Other Durham events

How your body tries to kill you, and how worms might be able to help

Please note that this event takes place on the first floor and has no step-free access.
Past event - 2022
11 May Doors: 7pm
Event 7:30-9:30pm
Head of Steam, 3 Reform Place, North Road,
Durham DH1 4RZ
One way your body causes you trouble through the same means that it keeps you alive - dividing cells - and one way scientists are trying to speed up the development of new medicines...

P53 - what happens when a guardian protein goes rogue

Dr. Patricia Muller (Associate Professor (Biosciences))
Cells dividing have to copy their DNA. Small errors when DNA is copied pose a cancer risk. With so many cells in our body maybe we should ask not ‘why do we get cancers?’, but ‘why do we not get cancers?’. More cells should mean a slightly increased risk of developing cancer; this is true for taller humans, but large animals like elephants never develop cancer. Why? Elephants seen to have more of a protein called p53; it can detect DNA errors and order cells to repair them or self-destruct. In most human cancers, p53 itself has errors; we look at how, what that leads to, and what we can do.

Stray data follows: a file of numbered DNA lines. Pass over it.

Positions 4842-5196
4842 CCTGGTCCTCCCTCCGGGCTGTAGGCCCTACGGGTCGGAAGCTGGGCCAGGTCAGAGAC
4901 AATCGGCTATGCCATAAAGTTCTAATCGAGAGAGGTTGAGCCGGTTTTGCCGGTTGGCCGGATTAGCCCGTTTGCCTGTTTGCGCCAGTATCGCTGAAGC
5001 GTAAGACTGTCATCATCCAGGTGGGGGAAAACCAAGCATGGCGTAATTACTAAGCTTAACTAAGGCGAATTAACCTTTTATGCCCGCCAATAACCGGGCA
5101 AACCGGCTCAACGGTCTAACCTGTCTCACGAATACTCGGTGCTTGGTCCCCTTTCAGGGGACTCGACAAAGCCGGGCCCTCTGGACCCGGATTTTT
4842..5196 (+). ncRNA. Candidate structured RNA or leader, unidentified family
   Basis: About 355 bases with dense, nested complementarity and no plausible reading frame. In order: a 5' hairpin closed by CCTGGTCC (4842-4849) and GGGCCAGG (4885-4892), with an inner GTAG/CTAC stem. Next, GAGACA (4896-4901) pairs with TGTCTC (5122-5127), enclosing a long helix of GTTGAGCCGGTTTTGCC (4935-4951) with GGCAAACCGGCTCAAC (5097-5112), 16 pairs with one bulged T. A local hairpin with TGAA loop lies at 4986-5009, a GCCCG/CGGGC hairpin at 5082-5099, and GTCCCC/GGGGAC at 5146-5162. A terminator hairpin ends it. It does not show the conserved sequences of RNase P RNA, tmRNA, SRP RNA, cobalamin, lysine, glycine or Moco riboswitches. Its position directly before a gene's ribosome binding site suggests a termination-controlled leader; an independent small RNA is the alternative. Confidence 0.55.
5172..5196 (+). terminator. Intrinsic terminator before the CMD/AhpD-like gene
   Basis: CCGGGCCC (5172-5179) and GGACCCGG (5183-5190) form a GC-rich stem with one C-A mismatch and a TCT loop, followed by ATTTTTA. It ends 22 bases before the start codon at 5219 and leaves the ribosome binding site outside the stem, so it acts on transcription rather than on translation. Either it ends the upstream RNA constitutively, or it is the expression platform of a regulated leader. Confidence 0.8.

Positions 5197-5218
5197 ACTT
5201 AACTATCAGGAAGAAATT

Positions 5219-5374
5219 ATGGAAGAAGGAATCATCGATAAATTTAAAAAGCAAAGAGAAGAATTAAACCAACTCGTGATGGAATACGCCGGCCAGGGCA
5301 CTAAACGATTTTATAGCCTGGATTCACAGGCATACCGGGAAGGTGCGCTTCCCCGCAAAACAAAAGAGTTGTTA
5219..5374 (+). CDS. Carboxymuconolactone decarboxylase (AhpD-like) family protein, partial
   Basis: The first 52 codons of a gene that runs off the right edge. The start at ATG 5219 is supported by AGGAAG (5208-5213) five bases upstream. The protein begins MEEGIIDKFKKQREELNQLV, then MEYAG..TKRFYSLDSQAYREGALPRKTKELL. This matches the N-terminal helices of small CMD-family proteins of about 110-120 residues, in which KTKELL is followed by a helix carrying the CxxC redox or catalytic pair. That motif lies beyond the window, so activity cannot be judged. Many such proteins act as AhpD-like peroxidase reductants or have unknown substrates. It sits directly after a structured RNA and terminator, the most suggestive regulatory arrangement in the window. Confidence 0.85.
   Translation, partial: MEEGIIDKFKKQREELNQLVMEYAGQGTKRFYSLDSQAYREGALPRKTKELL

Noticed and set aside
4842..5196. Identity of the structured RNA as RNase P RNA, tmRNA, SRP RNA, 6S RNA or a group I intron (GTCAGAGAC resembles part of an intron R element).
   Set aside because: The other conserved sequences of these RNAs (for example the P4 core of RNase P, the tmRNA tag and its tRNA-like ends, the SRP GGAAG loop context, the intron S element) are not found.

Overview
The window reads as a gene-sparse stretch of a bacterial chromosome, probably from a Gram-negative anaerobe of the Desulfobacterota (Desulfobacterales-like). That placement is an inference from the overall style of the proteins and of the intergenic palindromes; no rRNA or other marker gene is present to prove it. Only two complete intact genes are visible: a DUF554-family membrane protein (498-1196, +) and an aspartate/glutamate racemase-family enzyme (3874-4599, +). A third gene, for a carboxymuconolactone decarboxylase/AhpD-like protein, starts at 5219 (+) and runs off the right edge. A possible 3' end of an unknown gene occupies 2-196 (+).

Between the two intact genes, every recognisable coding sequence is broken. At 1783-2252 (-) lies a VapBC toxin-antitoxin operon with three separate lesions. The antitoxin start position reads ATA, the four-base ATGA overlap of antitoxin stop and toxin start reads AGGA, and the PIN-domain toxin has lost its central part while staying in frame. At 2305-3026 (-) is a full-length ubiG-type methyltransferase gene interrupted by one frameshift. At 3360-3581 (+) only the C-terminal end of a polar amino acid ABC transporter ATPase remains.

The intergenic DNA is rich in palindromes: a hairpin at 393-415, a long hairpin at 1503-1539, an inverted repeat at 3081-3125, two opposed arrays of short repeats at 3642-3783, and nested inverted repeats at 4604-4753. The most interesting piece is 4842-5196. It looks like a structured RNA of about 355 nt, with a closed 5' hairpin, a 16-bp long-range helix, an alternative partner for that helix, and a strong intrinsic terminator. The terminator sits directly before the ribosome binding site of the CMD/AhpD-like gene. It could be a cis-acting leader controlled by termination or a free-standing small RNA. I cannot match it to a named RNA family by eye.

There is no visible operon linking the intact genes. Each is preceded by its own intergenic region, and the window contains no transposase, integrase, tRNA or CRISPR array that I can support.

Worms: A game-changer for drug discovery

Alana Mullins (Research Scientist, Magnitude Biosciences Ltd)
Developing new medicines is extremely expensive and time-consuming; new approaches are continuously needed to accelerate the process. One approach is to use the microscopic nematode worm, known as C. elegans as a tiny animal to test and discover new drugs. In her talk, Alana will discuss case by case how C. elegans have been used to find new treatments for devastating human diseases.

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